A charity walk or run raises money for a good cause by capitalizing on people's desire to help as well as get in shape. And there are any number of good causes that need cash infusions--from cystic fibrosis, AIDS or breast cancer research to school districts that face music and sports cutbacks without additional revenues. Whatever the cause, read 381 Plan a Fund-Raising Event, then get on your mark, get set and go!
Sit down with key people to get things going. See the related eHow titled "How to Plan an Organizational Meeting."
Identify the charity you want to support. For greater exposure, plan your event during a designated charity's day or month. Set a date--rain or shine. Choose a starting time, and determine the length of the race and the route.
Decide how many participants your team (and the course) can successfully handle. An event with several thousand runners or walkers is a whole different beast than one with several hundred. The more participants, the more spectators come to watch.
Set a registration fee. For a short race like a 5K, charging runners and walkers a fee is preferable to having participants line up sponsors who pay by the mile.
Hold your initial planning meeting. Establish procedures and discuss policies for registration, media relations and publicity, volunteers, safety, traffic management, first aid and other services such as massage and foot care, food, rest rooms, accommodations, cleanup and entertainment.
Approach potential sponsors to help finance, publicize or even organize the event. Contact an athletic or sporting-goods store, a running club, a podiatrist, and local sports hero. Solicit corporate donations for water, energy bars, other snacks and sports drinks to be handed out along the route and at the end of the race. Sponsors will always want to promote their product with giveaways such as T-shirts, caps and water bottles.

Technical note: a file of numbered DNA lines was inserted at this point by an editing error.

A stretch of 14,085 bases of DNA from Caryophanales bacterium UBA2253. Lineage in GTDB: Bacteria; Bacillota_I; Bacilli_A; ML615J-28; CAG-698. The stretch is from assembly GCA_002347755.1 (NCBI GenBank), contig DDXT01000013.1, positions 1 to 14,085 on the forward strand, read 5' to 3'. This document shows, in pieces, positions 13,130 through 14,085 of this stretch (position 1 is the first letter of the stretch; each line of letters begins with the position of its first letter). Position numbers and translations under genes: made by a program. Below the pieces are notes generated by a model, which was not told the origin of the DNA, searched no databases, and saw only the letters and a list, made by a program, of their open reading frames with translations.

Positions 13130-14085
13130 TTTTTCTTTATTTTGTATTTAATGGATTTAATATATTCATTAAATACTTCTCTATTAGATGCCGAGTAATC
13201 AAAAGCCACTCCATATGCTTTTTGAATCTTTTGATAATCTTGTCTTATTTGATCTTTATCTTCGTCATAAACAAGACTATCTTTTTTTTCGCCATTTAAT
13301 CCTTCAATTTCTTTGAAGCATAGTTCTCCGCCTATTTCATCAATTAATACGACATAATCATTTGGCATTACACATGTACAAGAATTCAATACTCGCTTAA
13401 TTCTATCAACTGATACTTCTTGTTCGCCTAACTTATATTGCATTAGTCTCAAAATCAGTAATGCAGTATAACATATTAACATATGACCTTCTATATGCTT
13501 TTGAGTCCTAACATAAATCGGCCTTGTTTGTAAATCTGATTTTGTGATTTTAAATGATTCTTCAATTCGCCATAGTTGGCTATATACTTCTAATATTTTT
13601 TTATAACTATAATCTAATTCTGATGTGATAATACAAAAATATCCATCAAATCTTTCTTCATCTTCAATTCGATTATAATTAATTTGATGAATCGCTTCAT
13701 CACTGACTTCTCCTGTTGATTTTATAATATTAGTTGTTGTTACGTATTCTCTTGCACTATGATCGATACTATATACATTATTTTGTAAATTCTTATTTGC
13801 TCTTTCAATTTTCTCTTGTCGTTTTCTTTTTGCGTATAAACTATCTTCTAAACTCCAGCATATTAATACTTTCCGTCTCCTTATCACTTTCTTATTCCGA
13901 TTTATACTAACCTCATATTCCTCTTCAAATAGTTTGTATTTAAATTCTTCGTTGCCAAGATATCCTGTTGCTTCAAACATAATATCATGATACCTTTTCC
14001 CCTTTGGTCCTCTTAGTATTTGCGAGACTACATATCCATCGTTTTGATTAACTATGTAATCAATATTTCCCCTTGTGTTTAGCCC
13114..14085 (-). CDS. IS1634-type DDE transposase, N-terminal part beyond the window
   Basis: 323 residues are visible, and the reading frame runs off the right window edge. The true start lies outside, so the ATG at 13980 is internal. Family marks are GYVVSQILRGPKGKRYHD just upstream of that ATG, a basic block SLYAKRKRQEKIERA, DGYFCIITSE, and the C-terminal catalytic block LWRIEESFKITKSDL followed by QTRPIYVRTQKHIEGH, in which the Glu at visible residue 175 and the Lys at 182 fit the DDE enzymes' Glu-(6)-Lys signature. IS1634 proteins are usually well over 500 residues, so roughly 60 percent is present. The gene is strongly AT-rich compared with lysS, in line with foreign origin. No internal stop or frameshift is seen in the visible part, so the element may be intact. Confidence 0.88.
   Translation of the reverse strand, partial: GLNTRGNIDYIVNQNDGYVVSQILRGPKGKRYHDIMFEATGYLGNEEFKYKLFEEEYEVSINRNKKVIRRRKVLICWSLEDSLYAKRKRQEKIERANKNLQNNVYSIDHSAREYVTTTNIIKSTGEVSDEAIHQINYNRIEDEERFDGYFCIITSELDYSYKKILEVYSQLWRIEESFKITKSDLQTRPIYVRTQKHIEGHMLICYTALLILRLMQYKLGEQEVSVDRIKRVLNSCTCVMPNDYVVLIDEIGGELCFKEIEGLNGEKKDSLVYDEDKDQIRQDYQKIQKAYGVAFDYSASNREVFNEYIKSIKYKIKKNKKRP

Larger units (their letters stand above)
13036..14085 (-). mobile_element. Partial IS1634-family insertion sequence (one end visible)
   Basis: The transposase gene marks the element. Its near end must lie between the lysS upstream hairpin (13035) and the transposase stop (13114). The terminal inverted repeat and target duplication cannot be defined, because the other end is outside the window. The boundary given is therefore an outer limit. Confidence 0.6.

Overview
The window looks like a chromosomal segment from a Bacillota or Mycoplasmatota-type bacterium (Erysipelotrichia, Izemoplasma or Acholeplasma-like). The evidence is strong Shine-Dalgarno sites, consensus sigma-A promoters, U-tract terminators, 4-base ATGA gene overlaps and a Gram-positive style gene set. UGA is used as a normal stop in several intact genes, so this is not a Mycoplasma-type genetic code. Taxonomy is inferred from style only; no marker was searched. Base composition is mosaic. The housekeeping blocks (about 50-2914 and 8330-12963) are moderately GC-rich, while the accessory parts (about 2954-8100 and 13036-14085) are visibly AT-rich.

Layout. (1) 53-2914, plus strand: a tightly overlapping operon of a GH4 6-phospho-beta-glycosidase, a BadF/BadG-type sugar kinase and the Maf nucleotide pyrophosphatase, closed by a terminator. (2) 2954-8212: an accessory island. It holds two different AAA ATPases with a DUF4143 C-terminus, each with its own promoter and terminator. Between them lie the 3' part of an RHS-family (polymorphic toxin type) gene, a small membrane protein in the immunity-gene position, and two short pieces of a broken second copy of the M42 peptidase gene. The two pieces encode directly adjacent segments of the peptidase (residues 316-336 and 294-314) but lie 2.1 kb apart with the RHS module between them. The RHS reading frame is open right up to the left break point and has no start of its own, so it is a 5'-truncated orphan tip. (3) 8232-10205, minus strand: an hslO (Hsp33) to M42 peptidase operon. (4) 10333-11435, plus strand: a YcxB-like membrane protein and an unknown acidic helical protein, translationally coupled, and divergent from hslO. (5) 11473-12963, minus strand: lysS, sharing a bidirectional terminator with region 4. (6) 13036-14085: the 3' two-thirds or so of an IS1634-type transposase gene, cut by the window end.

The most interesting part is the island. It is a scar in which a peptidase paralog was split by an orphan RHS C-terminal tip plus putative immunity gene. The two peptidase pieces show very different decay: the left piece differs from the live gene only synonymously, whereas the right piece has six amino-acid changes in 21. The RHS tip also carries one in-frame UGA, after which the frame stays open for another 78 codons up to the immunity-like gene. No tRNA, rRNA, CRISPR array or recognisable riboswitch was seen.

Contact law enforcement agencies about local ordinances, road closures, traffic barricades, crowd control and security issues.
Get the word out to as many volunteers, runners and walkers as possible. See the related article "How to Publicize an Event" and contact a local TV station to see if it will get involved; maybe a news anchor is an avid runner.
Organize training sessions prior to the event for participants to get in shape. How many and how far in advance they should begin are determined by the length and intensity of the event. Assume some participants are total couch potatoes and schedule training sessions and plan instructional materials accordingly.Marathons and two- and three-day walks require at least six months of training. A 5- or 10K requires more casual preparation--or none at all.
Set a cutoff time at the last checkpoint and have the sag wagon pick up those folks who need a ride.
Always have more supplies, food, water and volunteers than you think you'll need.
At the start of the race, position volunteers with pace signs reading "sub 7-minute mile," "8-minute mile," "9-minute mile" and so on. Runners stand behind the sign that best describes their pace. This way you ensure that the rabbits don't trample the slower runners.
Depending on the number of participants, you may want wheelchair participants, walkers or anyone running slower than a 12-minute mile to start early.
Have a shorter race only for kids prior to the main event.
Encourage residents to come out and cheer on the runners and walkers. Set up areas where people can watch safely.
Delegate as much as possible on race day to your staff. As race director, you should not be in charge of any one particular task but act as the trouble shooter making sure the overall event is running as planned.
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